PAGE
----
SEL3370 : Writing the Postcolonial Nation: Literature from the Indian Subcontinent
- Offered for Year: 2017/18
- Module Leader(s): Dr Neelam Srivastava
- Owning School: English Lit, Language & Linguistics
- Teaching Location: Newcastle City Campus
|Semester 2 Credit Value:||20|
This module will include novels, short stories, non-fiction and poetry by writers from India, Pakistan, Sri Lanka and Bangladesh, the region known today as South Asia. In examining the rich literature of the region, we will focus especially on the following themes: nationalism, independence/partition, marginality, religion and secularism, globalization, diaspora, and language. Authors covered will consist of internationally known writers such as Salman Rushdie, Vikram Seth, Amitav Ghosh, Arundhati Roy, and others, as well as literature by Dalit writers and other non-Anglophone texts in Indian languages (in translation). The module will consider postcolonial South Asian writing both in the context of the wider literary production of the subcontinent, and in relation to contemporary processes taking place in the global literary marketplace.
Outline Of Syllabus
The syllabus may include a selection of the following authors/texts (though these are subject to change):
Salman Rushdie, Midnight’s Children (1981)
Arundhati Roy, The God of Small Things (1997)
Aravind Adiga, The White Tiger (2008)
Michael Ondaatje, Anil’s Ghost (2000)
Amitav Ghosh, The Shadow Lines (1988)
Bama, Karukku (2000)
Vikram Seth, selected poems, The Collected Poems (New Delhi: Penguin, 1995).
Arun Kolatkar, Jejuri  (New York: New York Review of Books, 2005).
Mahasweta Devi, “Shishu/Children”, Women Writing in India, vol. II, ed. Susie Tharu and K. Lalita (Oxford University Press, 1993)
Kamila Shamsie, “Pop Idols”, Granta 112: Pakistan (Autumn 2010)
B.R. Ambedkar, “The Annihilation of Caste” (1936)
Jawaharlal Nehru, “Tryst with Destiny” (1947), The Vintage Book of Indian Writing 1947-1997, ed. Salman Rushdie and Elizabeth West (1997)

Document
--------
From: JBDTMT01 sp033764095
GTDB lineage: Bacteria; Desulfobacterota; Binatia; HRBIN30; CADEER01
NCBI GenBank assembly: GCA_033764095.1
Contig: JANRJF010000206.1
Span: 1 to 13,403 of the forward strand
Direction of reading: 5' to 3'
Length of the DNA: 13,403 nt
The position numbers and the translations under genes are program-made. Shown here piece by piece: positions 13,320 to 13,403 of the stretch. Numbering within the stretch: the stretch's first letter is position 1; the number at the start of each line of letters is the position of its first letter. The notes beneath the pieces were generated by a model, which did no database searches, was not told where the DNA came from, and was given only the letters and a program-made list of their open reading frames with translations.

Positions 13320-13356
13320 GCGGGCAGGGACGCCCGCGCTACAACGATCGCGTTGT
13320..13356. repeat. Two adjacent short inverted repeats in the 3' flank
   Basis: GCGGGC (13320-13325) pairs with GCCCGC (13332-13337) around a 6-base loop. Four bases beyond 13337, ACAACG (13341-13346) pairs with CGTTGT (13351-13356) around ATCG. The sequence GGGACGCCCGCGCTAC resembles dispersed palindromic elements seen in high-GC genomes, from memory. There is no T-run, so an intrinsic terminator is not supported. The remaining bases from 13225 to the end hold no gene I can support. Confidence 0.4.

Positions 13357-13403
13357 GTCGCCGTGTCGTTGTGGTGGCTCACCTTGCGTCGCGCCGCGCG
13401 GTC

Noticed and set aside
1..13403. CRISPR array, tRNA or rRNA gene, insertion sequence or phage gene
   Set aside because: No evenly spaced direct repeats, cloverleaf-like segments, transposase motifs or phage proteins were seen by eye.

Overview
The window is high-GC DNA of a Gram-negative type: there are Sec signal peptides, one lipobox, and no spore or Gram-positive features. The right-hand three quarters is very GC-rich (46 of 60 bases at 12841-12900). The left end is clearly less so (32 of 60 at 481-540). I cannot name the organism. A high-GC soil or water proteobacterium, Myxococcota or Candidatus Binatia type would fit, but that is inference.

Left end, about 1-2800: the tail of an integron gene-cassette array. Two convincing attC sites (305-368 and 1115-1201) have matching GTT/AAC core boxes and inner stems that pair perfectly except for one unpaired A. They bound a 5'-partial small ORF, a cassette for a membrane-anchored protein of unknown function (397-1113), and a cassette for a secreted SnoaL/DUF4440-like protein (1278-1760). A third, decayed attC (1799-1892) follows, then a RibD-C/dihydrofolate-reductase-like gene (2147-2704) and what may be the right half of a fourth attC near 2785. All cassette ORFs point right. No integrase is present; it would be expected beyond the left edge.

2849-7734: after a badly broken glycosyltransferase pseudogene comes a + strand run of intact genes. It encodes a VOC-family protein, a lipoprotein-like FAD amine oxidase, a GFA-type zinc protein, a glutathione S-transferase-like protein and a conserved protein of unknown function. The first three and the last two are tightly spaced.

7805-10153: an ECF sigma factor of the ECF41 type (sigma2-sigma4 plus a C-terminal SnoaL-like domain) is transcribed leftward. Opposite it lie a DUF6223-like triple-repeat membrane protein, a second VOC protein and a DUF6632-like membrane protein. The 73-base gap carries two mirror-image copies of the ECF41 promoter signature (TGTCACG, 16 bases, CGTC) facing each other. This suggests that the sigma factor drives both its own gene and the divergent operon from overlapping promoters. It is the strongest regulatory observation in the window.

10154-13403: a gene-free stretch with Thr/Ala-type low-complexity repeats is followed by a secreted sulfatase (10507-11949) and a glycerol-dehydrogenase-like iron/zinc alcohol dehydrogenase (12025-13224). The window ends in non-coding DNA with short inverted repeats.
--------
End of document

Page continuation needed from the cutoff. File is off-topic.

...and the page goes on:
Bharati Mukherjee, “The Management of Grief”, The Middleman and Other Stories (1988)
Jhumpa Lahiri, “When Mr Pirzada Came To Dine”, The Interpreter of Maladies: Stories (1999)
|Guided Independent Study||Assessment preparation and completion||1||40:00||40:00||N/A|
|Scheduled Learning And Teaching Activities||Lecture||12||2:00||24:00||N/A|
|Guided Independent Study||Directed research and reading||1||84:00||84:00||N/A|
|Scheduled Learning And Teaching Activities||Small group teaching||12||1:00||12:00||N/A|
|Guided Independent Study||Student-led group activity||1||10:00||10:00||N/A|
|Guided Independent Study||Independent study||1||30:00||30:00||N/A|
Teaching Rationale And Relationship
The course weekly lectures provide the contextual basis and the theoretical background for the students to learn about South Asian literature. The lectures will include an analysis of the texts on the syllabus. They will also examine events and political-social processes that have marked the recent history of the Indian subcontinent and which are represented in literature. The seminars are forums where the students discuss the primary texts, in relationship to topics raised in the lectures, while bringing in secondary reading that relates to the set texts. Students also meet in informal study groups, before the seminars, and collaboratively prepare a written handout to be presented by a spokesperson of the study group to the whole class.
The format of resits will be determined by the Board of Examiners
|Essay||2||A||85||One essay of 4000 words, due at the end of Semester 2.|
|Prof skill assessmnt||2||A||15||Participation and attendance to class will be assessed throughout the module.|
|Essay||2||M||This is a 2000-word formative essay|
Assessment Rationale And Relationship
This course covers a large number of literary texts, and engages with a number of theoretical and critical concepts. While providing a solid general framework through the lectures and seminar discussions, it also encourages students to forge their own connections between the texts. For this reason, it is felt that the best method of assessment in relation to the learning and skills outcomes is the submitted essay of 4000 words (worth 85% of the mark), since it will allow students the scope to develop an independently researched essay, incorporating both primary and secondary material. The 15% assessment based on class participation is also felt to be crucial for the learning outcomes, since it will help students learn how to prepare an oral presentation and how to engage in an academic debate around literature and literary scholarship in South Asia. It also intends to develop skills in collaborative teamwork and discussion.